In the initial uptake of MAD's Absolute Towers, critics largely gave in to the temptation to focus on their symbolic importance for Mississauga (a city near Toronto in Canada) and for China. And who can blame them? The project sits at the rare convergence of two unusual occurrences: an international architecture competition staged by an edge city on the rise, and the first win in such a competition by a Chinese firm. It appeared to be a story of the value added by contemporary architecture and a sign of increasing competition for Western architects, both within China and now on their home turf. But can the intrigue of these towers really be reduced to astute marketing mixed with geopolitics? The subtext of this story has been that only circumstantial details differentiate the Absolute Towers from scores of other curvy towers the world over, and that their importance for architecture is negligible. However, what if the resonance of the Absolute Towers were no accident, but a result of uncommonly astute formal moves that are best understood within longer narratives of highrise buildings and empathetic form? The real test of MAD's project is whether it can stand up to a closer consideration of what their architectural importance may be.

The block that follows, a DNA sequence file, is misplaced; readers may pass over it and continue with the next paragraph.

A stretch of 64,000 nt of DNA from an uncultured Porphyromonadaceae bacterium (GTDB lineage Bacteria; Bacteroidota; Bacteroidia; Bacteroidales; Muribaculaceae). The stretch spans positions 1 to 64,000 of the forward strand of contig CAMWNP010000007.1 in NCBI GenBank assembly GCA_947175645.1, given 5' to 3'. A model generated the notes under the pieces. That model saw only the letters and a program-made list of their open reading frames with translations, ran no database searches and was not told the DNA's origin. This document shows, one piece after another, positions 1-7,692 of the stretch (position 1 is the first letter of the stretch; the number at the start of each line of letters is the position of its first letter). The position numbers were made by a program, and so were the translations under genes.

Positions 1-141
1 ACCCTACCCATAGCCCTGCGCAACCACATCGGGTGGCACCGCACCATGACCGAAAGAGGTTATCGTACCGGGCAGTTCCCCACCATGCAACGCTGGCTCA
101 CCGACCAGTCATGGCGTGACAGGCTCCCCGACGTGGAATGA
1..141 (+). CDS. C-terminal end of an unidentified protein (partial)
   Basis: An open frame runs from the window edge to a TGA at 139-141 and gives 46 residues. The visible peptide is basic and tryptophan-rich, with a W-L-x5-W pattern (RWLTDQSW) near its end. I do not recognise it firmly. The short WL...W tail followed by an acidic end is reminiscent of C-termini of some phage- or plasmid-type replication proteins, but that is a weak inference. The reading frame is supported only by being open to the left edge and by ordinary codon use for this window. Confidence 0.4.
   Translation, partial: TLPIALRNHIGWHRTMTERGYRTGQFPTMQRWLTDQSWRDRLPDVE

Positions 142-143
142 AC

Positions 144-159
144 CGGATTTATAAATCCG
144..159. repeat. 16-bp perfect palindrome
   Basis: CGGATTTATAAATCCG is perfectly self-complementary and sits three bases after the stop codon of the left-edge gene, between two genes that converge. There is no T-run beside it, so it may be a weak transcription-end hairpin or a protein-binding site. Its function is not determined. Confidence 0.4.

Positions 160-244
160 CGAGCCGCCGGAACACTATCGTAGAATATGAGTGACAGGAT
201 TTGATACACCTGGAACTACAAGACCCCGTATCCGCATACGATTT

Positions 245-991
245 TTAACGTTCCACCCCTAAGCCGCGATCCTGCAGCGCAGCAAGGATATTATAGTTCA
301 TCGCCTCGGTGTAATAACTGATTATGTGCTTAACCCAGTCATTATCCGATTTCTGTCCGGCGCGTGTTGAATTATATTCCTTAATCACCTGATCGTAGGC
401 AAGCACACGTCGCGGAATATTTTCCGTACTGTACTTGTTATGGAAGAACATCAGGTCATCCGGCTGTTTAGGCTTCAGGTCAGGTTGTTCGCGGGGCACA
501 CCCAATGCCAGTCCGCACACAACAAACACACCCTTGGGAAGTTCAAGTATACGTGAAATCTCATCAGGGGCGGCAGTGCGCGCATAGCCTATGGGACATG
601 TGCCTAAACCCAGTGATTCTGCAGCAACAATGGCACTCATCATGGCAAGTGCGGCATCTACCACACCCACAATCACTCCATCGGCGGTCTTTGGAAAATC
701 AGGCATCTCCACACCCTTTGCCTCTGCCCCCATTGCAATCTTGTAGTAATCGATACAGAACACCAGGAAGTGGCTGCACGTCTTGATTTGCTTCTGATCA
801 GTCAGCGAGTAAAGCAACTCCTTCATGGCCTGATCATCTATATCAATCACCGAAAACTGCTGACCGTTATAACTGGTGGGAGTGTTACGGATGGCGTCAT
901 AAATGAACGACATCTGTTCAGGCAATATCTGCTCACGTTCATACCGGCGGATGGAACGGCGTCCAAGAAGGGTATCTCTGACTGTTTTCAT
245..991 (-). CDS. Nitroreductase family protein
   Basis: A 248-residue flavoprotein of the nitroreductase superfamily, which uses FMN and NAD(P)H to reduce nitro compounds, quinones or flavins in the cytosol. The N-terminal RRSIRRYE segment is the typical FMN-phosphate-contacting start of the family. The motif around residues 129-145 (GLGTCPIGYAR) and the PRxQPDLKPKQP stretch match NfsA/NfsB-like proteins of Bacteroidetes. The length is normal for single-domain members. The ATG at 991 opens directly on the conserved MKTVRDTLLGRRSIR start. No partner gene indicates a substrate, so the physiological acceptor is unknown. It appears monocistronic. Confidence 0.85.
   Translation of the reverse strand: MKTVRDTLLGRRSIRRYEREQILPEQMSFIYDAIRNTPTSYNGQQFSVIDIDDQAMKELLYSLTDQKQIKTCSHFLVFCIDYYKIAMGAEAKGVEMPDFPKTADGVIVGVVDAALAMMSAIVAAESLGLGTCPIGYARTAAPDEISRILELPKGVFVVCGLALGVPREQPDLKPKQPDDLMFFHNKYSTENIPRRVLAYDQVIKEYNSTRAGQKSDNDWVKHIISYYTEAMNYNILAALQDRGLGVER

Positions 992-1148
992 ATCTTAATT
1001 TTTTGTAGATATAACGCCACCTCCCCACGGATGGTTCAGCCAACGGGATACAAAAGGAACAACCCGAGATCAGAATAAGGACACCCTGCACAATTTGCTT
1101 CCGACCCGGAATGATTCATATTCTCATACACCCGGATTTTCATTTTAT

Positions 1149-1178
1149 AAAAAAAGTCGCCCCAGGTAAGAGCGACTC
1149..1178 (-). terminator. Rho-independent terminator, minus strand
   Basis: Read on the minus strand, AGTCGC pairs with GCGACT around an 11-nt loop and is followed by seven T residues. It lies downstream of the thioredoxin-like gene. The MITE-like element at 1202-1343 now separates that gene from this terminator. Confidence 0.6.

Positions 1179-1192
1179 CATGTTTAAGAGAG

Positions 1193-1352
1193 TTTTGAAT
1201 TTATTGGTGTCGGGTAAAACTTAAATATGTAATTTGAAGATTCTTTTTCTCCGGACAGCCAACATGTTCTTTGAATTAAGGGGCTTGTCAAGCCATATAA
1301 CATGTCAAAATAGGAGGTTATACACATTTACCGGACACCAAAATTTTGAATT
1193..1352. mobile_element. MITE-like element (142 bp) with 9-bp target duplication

Encountered on the street, the Absolute Towers are enigmatic and shifting, even voluptuous. They appear carefully controlled, but their underlying geometry is far from obvious. Driving or walking by causes the towers' profiles to change continuously, and it would require significant mental acrobatics to map the relationship between profiles and construct a complete mental model of the building. From a closer vantage point, the geometric enigma remains, but a feature at another scale begins to dominate. The continuous balconies that wrap every floor make the towers begin to resemble a stack of plates, piled cartoonishly and precariously high, even teetering and ready to topple.
The difference between MAD's two towers as bodies in space lies not in their plans, but in the cumulative effect of small rotations that follow different patterns in the vertical axis in each tower.
The author would like to thank Preston Scott Cohen, who suggested looking at the ways in which stacking has been thematized in tall buildings.